#### Cousin Mose

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Long time lurker, first time poster.

In an interview at Erin's Audio Corner, Purifi co-founder Lars Risbo mentioned that a driver playing a narrow passband can generally produce higher SPL than the same driver playing a wider part of the spectrum. If this is true, there must be some mathematical relationship between bandwidth and sensitivity or power handling. Despite my best and dogged googling, I can't find such as formula. In fact, I can't find much of any discussion on the topic.

In electrical engineering terms, I believe I'm looking for the acoustic equivalent of the "gain-bandwidth product".

Does such a formula exist for loudspeakers? My reason for asking is that I have been contemplating speaker designs with mid-range and mid-bass woofers that only cover about 2 octaves each (a la Revel's Salon2), and I would like to have a way to reasonably estimate the SPLmax of a driver over such a narrow bandwidth (I believe published power ratings are typically based on weighted noise signals that span at least a decade).

The basic premise seems intuitive enough. If SPLmax of a driver is limited by excursion at low frequencies, then lowering the top end will have no effect. However, eliminating those excursion-limiting frequencies on the low end by raising the high-pass filter will allow the driver to play higher frequencies with the same Xmax. Since it is well known that increasing frequency with constant excursion produces higher SPL, this is clearly a case where the driver can play louder by narrowing the passband.

In other cases, the driver may be thermally limited at SPLmax. In such cases, narrowing the passband at either end necessarily reduces the total power handled by the driver (the driver is producing less sound, so it must be using less energy). This, in turn, allows the driver to handle more power in the remaining passband. Again, SPLmax has increased by narrowing the passband.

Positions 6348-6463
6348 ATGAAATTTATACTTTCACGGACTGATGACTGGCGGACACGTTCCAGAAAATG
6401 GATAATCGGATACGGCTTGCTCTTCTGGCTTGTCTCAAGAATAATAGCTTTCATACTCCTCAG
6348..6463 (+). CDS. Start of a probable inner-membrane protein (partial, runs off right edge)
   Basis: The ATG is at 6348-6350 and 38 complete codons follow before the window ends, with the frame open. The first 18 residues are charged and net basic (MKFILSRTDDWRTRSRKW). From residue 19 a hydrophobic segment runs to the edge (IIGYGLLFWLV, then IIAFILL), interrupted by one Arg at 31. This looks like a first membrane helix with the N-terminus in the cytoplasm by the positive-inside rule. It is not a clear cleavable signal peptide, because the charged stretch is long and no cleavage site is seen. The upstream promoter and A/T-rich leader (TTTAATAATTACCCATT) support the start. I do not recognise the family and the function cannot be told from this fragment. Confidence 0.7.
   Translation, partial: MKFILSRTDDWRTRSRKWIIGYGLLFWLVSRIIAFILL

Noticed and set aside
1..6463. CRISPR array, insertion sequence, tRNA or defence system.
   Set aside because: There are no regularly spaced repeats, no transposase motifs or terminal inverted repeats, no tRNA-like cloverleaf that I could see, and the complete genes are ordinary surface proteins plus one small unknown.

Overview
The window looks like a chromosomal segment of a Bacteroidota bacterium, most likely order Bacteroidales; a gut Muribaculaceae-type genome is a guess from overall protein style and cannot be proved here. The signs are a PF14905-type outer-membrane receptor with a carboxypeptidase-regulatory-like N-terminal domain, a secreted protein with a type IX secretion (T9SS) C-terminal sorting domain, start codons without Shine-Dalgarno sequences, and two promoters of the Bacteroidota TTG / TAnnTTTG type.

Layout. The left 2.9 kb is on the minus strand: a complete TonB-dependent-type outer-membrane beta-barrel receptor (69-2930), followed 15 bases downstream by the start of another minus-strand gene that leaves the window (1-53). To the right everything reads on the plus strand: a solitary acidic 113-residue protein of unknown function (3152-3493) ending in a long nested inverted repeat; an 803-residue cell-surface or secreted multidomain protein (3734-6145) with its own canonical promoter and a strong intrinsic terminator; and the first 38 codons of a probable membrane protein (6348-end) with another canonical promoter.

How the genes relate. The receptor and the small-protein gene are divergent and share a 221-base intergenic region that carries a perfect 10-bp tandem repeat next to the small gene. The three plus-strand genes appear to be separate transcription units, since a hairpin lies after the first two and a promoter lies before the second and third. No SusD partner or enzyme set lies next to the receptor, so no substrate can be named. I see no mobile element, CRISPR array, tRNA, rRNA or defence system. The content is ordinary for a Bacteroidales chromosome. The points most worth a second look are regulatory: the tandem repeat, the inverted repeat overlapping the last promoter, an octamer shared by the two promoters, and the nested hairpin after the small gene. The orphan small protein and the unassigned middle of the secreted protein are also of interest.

So, how can I accurately calculate SPLmax in my target passband based on power handling/sensitivity ratings from standardized test bandwidths?

Thanks you in advance for your contributions.

In an interview at Erin's Audio Corner, Purifi co-founder Lars Risbo mentioned that a driver playing a narrow passband can generally produce higher SPL than the same driver playing a wider part of the spectrum. If this is true, there must be some mathematical relationship between bandwidth and sensitivity or power handling. Despite my best and dogged googling, I can't find such as formula. In fact, I can't find much of any discussion on the topic.

In electrical engineering terms, I believe I'm looking for the acoustic equivalent of the "gain-bandwidth product".

Does such a formula exist for loudspeakers? My reason for asking is that I have been contemplating speaker designs with mid-range and mid-bass woofers that only cover about 2 octaves each (a la Revel's Salon2), and I would like to have a way to reasonably estimate the SPLmax of a driver over such a narrow bandwidth (I believe published power ratings are typically based on weighted noise signals that span at least a decade).

The basic premise seems intuitive enough. If SPLmax of a driver is limited by excursion at low frequencies, then lowering the top end will have no effect. However, eliminating those excursion-limiting frequencies on the low end by raising the high-pass filter will allow the driver to play higher frequencies with the same Xmax. Since it is well known that increasing frequency with constant excursion produces higher SPL, this is clearly a case where the driver can play louder by narrowing the passband.

In other cases, the driver may be thermally limited at SPLmax. In such cases, narrowing the passband at either end necessarily reduces the total power handled by the driver (the driver is producing less sound, so it must be using less energy). This, in turn, allows the driver to handle more power in the remaining passband. Again, SPLmax has increased by narrowing the passband.

So, how can I accurately calculate SPLmax in my target passband based on power handling/sensitivity ratings from standardized test bandwidths?

Thanks you in advance for your contributions.

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